Sunday, April 22, 2007

Rocking the world, one stone at a time.

Stone craftsman and women have a unique way of communicating with stone.
We quietly and contemplatively carry on a dialogue that is more like a dance than a conversation.

When onlookers ask how I know where to strike a stone to get that perfect face I tell them that if you study the stone for a moment it will talk to you.

No, I don’t mean that a little voice will start chatting it up with you but rather it will inform you through its body language where its sweet spot lay.

The stonework that you will see in photographs below was handcrafted by Miguel Chavez , a master stone mason from Northern California , who has been conversing with stone for the past 25 years.

This project below uses a stone called Three Rivers in the flat work and our local Napa Valley Sayers Quarry stone for the walls

Note the beauty in the grain of this flat stone

We deeply raked the joints so that the stone gave the appearance of being dry laid, which is impractical here in earth quake country

Below is another project located in Sonoma Valley that also uses the Napa Valley Sayers Quarry Stone.
The photo below shows the form and steel work for our footings

The wall as it is going up and the bocce ball court being buiit.

The finished project : A 130 foot long Sayers Quarry stone wall, a decomposed granite dining and sitting area overlooking the oyster shell surfaced bocce ball court and 100 yard fairway.

Another job in Mill Valley where the Sayers Quarry stone was used for the walls and the flat stone is from Kentucky.

One of the least expensive stones that is imported into California comes from Arizona.
Below are some examples of some Arizona stair case work.

We also used some thick pieces of Arizona flag stone to cap off the mantle on this fireplace.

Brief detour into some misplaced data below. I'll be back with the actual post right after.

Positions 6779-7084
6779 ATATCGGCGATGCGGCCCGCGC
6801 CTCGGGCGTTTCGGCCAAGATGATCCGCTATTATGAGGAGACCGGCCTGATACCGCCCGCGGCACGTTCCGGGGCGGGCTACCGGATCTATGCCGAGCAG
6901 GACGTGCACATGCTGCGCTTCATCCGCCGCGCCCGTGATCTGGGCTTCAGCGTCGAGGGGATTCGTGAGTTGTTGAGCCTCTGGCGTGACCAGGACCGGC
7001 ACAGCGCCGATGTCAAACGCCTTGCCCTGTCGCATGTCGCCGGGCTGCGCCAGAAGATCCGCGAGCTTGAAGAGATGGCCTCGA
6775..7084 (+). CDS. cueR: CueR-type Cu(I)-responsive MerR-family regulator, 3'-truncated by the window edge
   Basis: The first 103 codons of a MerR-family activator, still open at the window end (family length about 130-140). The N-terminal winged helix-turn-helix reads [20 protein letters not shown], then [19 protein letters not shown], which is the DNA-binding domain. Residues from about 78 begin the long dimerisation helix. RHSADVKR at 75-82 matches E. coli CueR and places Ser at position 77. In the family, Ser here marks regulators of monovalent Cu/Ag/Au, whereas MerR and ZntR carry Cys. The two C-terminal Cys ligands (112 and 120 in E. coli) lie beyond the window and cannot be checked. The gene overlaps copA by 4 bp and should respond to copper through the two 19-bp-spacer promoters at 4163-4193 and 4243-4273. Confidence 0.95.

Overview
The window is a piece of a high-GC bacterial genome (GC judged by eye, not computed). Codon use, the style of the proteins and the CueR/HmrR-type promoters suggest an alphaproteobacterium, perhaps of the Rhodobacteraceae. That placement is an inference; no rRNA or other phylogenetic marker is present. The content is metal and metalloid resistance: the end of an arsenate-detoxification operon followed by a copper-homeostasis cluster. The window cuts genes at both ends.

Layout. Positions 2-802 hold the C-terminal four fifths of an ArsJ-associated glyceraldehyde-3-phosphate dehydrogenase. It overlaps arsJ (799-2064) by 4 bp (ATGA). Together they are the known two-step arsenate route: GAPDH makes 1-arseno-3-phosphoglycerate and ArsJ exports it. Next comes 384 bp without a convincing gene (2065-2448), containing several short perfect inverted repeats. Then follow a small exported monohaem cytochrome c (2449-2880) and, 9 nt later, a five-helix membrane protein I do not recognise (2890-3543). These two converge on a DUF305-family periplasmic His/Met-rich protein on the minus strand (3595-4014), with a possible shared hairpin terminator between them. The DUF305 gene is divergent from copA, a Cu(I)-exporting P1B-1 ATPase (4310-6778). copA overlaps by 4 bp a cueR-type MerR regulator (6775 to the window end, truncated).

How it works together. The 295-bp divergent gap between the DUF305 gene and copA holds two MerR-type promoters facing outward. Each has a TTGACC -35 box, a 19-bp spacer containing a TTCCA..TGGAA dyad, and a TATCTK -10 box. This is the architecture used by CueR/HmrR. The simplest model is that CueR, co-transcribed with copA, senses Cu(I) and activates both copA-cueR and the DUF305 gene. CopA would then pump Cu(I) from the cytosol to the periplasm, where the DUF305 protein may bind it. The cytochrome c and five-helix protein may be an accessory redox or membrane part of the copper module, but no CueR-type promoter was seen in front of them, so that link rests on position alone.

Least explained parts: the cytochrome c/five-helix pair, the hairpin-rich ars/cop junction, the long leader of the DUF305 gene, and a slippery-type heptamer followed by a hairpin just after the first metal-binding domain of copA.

The fireplace stone is Sonoma Valley field stone.

One of the more expensive stones that is imported into California is from New England.
The pre cut ashlar patterned patio stone is especially expensive but yeilds a beautiful finished project.

Below is a photograph of Miguel flaming the edge of a piece of bluestone .
This large slab was cut to size on site to make the counter top . To give the edge of the stone a lovely finished look a torch is used to flake and thermalize the stone.

The finished project

A detail shot of the cook center

Below is another project also utilizing New England Bluestone.
Here we use the random cut which renders a less formal look.
The large inlaid boulders are local Sonoma county field stone.

A sitting patio with a hand cut and flamed stone wall and water feature

A detail shot of the water feature and cast bronze spitting frogs.

Below is a portion of a project that we did for a Modernist house .
The water feature is a mix of New England Bluestone and California Brownstone.

We consider most of our work a form of site specific sculpture .
Below is a water feature that was originally a 14 foot long piece of hexagonal basalt stone from Canada.
We had the stone sliced into unequal thirds and then went to work fitting the stone together, core boring the centers out for the water feed and cup grinding and diamond polishing the tops into bowls.

This stone that this fireplace is crafted from hails froms Montana.
The counter top, seat caps , hand carved corbels on the mantle and inlaid recessed stone behind the antique french wrought iron grill work is New England Bluestone
Photography by Lee Anne White

We were extremely fortunate to land a project up in the Sierra Mountains at Squaw Valley Village, home of the 1950 Olympics.
Here we crafted an outdoor entertainment room complete with a kitchen, firepit, water feature and sculptural metal iron work.

Detail of the water feature as we were fine tuning the flow.

Below is a project located in Carmel Valley . Our office did all the exterior architectural design work and some of the exterior landscape construction.
Miguel did not do the architectureal stone work on this project but did do the landscaping and the exterior sculptural water feature work.
This rare stone and limited stone is from central California. It is called Santa Rita limestone .

I hope that you enjoyed viewing our landscape architectural design work and hand crafted masonry stonework.

Michelle Derviss


Anonymous said...

Hi, When you mention local rock from sayers do you mean Syar

Anonymous said...

Wow, Michelle - these stone projects are breathtaking. Such beautiful work. Seeing the examples of your lovely regional stone, it surprises me that there's a need to import stone all the way from New England, but it certainly does give you a different look. Thanks for sharing the link to this post. I'll be sure to add you to the main summary post for the May Garden Bloggers' Design Workshop when I update it.